by Kate Oh, Political Researcher & Strategist, American Civil Liberties Union
*This essay reflects only the author's own personal views.
Half a year ago, Joe Arpaio was a defeated incumbent facing possible jail time for misdemeanor criminal contempt of court – one consequence of him continuing to illegally detain people in violation of a court order. A racist anti-immigrant hardliner who brutally mistreated and humiliated his inmates, Arpaio is also the first and thus far only person to be pardoned by President Trump. The disgraced former Sheriff of Maricopa County in Arizona is now a candidate for the U.S. Senate.
It is a situation that continues to put progressive activists and commentators in an awkward position: condemning the candidacy of a convict and Trump's pardon as outrageous if not unconstitutional, while advocating for more executive clemency and more meaningful second chances for those with a criminal history. A country that aspires to be good and just also believes in redemption and mercy. So why is this particular pardon so bad?
To a lay observer, the blunt answer is that Arpaio isn't sorry for what he did and pardoning him didn't promote the broader public interest. That said, it is worth revisiting the details and legal themes, because surely Trump will issue more than one pardon during his presidency. (In December, the president also commuted the prison sentence of the former owner of a meatpacking company notorious for labor and immigrant abuses.)
If there is a replay of the pardon controversy, progressives should not ignore the greater good that executive clemency is supposed to achieve. At its best, the pardon power is an instrument of justice, mercy, and reconciliation in a fallible legal system run by fallible people. If a society's greatness is measured by the possibility of redemption it grants to the penitent, then we should want more pardons to keep second chances on the table.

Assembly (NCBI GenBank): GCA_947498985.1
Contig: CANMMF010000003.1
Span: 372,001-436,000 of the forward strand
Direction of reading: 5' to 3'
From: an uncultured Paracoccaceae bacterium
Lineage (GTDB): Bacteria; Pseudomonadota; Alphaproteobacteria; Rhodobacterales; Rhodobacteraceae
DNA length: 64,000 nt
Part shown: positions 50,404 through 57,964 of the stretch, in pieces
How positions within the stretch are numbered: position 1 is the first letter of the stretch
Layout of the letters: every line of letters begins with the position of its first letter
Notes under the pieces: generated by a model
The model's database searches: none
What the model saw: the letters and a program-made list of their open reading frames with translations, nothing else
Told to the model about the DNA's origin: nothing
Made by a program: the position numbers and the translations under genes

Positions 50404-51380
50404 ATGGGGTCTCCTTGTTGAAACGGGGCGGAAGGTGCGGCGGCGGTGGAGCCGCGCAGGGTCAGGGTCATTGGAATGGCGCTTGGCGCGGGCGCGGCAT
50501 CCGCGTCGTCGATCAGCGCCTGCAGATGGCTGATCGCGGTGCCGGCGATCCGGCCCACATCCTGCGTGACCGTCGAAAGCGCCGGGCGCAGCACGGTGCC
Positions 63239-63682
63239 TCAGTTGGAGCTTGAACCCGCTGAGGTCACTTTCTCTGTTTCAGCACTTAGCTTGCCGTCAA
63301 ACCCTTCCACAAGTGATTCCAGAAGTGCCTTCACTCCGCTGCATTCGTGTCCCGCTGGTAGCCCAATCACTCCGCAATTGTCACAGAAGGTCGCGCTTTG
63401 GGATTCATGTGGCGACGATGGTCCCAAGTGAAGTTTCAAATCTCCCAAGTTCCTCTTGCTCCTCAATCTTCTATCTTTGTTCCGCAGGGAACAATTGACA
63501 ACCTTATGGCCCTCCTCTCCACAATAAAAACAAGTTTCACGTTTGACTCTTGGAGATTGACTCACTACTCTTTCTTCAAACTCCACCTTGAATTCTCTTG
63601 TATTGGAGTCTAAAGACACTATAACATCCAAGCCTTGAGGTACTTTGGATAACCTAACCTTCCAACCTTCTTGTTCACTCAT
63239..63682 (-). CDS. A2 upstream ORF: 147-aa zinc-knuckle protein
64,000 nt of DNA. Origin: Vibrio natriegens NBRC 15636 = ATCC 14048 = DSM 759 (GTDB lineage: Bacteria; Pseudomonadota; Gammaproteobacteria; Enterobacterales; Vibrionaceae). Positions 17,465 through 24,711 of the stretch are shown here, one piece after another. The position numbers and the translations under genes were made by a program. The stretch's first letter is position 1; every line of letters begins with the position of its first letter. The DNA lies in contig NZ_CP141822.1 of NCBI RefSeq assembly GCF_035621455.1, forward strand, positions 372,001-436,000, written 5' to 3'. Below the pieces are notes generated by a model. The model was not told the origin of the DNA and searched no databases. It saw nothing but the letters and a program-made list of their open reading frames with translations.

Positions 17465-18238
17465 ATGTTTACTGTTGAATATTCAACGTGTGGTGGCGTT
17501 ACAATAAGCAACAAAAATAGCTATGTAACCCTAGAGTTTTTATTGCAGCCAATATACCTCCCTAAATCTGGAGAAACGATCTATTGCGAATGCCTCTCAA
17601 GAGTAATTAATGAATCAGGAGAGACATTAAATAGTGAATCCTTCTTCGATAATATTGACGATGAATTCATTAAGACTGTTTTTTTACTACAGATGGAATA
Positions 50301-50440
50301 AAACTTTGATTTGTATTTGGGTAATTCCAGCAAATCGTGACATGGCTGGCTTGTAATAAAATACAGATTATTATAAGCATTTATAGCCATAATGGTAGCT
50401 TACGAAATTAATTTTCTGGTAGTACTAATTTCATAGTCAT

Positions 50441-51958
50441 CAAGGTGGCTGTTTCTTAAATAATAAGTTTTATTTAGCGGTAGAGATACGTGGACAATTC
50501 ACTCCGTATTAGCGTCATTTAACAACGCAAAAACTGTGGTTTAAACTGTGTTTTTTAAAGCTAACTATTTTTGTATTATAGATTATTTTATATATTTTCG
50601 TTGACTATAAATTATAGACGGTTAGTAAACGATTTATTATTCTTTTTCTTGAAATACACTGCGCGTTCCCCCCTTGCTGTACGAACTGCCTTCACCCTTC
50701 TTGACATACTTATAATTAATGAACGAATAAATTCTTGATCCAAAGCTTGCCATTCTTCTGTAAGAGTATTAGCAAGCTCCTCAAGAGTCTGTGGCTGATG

A pardon is also sometimes the only meaningful intervention left when the law unjustly breaks a person for breaking the law. The American criminal justice system has banished people to prison for life without parole as a result of shoplifting three belts, possessing stolen wrenches, and attempting to cash a stolen check. If a 19 year old gets locked up for selling drugs, then spends two decades repenting, do we want to be a society that forces him to die in prison anyway? People make mistakes, but so does the criminal justice system.
Imagine another scenario where activists and public officials protest a destructive presidency in defiance of anti-protest statutes enacted in a civil liberties crackdown. Imagine they then kept defying a court order to stop or to follow other instructions. Perhaps they'd feel compelled to engage in civil disobedience to expose the cruelty of a new unjust law, or to defend their neighbors and loved ones against it. They all could be driven by the sense that people's fundamental rights were under assault, but a prosecutor could still file criminal charges and a judge could still find them in contempt of court. If these guilty parties sought a pardon, should a president have the power to forgive contempt of court convictions in the first place?